The day after Nikolas Cruz murdered 17 students at Marjory Stoneman Douglas High School in Parkland, Florida, a blaring alarm went off at the elementary school one block from my home. It was the middle of recess, and I saw confused first graders and slightly toughened fifth graders scramble toward their classrooms. I later discovered that I had witnessed the school’s first active shooter drill—designed to train staff and students, while setting parents’ minds at ease.
This is the world in which we send our children to school. A world of Sandy Hooks, Virginia Techs, Columbines—and the occasional false alarm. Such tragedies are rare (the risk of dying in a school shooting is about 1 in 614 million and those odds may be declining) but drills to prepare for an active shooter intuitively make sense, the same way drills to prepare for fires strike the ear as sound. Yet experts are not convinced. While there are clear benefits to training faculty and first responders to maneuver efficiently during emergencies, there’s scant evidence that students internalize skills acquired during drills. And active shooter drills may undermine students’ sense of security, triggering long-term psychological impacts.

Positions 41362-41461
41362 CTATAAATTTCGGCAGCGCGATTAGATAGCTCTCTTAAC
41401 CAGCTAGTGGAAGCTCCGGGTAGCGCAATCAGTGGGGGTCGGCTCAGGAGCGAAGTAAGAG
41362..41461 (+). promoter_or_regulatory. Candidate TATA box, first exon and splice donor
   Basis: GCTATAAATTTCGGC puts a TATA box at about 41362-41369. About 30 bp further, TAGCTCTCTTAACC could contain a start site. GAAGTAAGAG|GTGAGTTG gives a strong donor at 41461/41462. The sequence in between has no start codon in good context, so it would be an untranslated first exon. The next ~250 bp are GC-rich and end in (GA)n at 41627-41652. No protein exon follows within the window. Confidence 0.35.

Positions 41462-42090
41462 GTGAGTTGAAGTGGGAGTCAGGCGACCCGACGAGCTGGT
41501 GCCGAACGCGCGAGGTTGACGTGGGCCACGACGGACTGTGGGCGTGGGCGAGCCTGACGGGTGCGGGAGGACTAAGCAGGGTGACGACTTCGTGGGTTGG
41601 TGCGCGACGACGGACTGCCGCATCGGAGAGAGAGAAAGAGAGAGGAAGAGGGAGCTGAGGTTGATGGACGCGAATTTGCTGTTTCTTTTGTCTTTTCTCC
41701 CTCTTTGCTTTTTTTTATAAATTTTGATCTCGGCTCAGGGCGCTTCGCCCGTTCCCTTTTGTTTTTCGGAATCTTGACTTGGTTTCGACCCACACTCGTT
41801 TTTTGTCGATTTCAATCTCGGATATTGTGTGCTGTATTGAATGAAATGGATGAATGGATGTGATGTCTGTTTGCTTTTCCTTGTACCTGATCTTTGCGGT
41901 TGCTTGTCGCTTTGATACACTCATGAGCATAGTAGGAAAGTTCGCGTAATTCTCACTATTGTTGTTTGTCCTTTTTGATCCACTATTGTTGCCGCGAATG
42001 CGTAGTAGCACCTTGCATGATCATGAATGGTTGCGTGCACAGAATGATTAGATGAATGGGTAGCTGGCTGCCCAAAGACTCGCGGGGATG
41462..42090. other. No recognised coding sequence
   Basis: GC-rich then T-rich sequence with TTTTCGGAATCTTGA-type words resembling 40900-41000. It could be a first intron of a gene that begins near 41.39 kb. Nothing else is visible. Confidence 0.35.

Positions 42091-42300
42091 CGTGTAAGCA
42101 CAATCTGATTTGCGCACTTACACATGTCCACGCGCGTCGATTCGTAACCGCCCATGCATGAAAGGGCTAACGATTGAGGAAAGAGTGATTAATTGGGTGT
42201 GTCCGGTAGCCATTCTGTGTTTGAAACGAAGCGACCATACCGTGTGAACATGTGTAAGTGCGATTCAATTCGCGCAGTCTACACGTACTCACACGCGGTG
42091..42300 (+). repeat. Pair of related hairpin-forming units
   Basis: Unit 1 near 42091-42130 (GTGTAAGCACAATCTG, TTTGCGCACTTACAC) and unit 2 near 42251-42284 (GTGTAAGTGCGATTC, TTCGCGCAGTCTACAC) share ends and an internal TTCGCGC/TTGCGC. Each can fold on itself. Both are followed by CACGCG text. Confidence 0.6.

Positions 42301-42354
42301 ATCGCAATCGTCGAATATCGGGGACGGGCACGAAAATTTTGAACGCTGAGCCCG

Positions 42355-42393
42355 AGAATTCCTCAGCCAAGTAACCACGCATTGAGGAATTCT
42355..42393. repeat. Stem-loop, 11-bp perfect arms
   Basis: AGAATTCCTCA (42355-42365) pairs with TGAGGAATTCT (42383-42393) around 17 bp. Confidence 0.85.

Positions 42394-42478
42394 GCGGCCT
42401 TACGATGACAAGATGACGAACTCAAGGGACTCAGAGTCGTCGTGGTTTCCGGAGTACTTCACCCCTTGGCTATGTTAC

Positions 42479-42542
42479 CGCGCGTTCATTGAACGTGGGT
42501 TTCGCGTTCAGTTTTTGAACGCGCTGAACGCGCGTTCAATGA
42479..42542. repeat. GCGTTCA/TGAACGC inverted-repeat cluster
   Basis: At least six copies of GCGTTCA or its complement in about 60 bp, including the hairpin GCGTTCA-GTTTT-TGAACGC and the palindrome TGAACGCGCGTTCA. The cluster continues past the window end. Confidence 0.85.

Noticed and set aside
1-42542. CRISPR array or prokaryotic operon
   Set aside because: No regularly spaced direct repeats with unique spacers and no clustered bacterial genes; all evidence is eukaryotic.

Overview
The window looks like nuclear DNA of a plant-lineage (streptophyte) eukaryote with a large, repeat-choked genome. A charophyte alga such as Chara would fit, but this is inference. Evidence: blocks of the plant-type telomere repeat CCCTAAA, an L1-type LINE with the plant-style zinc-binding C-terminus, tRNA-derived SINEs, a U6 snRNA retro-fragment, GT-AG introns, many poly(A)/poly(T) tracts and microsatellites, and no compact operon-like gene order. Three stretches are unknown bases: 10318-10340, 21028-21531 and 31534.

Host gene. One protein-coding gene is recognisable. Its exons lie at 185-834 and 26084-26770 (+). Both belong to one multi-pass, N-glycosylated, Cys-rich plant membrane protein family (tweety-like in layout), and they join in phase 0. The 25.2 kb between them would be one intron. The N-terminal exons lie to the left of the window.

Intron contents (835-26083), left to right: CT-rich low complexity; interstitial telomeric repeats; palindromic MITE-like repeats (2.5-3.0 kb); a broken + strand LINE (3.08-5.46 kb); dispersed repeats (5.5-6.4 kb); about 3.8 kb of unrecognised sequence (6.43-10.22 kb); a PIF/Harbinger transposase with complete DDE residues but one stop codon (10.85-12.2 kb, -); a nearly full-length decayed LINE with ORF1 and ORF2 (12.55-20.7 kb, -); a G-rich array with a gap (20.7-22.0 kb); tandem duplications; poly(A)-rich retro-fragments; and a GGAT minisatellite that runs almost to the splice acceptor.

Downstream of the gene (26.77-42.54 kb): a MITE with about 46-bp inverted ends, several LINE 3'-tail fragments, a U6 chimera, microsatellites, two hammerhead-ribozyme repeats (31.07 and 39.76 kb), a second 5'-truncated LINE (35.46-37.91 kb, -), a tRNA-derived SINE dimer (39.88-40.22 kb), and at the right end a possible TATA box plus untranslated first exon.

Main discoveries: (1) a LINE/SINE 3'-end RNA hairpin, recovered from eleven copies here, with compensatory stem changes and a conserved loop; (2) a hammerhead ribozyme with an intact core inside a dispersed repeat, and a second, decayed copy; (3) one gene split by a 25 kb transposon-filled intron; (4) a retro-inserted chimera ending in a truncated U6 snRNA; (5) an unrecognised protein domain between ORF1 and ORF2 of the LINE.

“Active shooter drills are a constant reminder that you’ve got a bullseye on your back,” James Alan Fox, a criminologist at Northwestern University who studies mass shootings. “In the wake of a shooting, students sometimes say that if there had been drills they would have known what to do. Maybe. I’m not sure there’s hard evidence it would have prepared them.”
“It can create feelings of helplessness,” adds Jillian Peterson, a psychologist at Hamline University who has conducted research on the psychological effects of active shooter drills.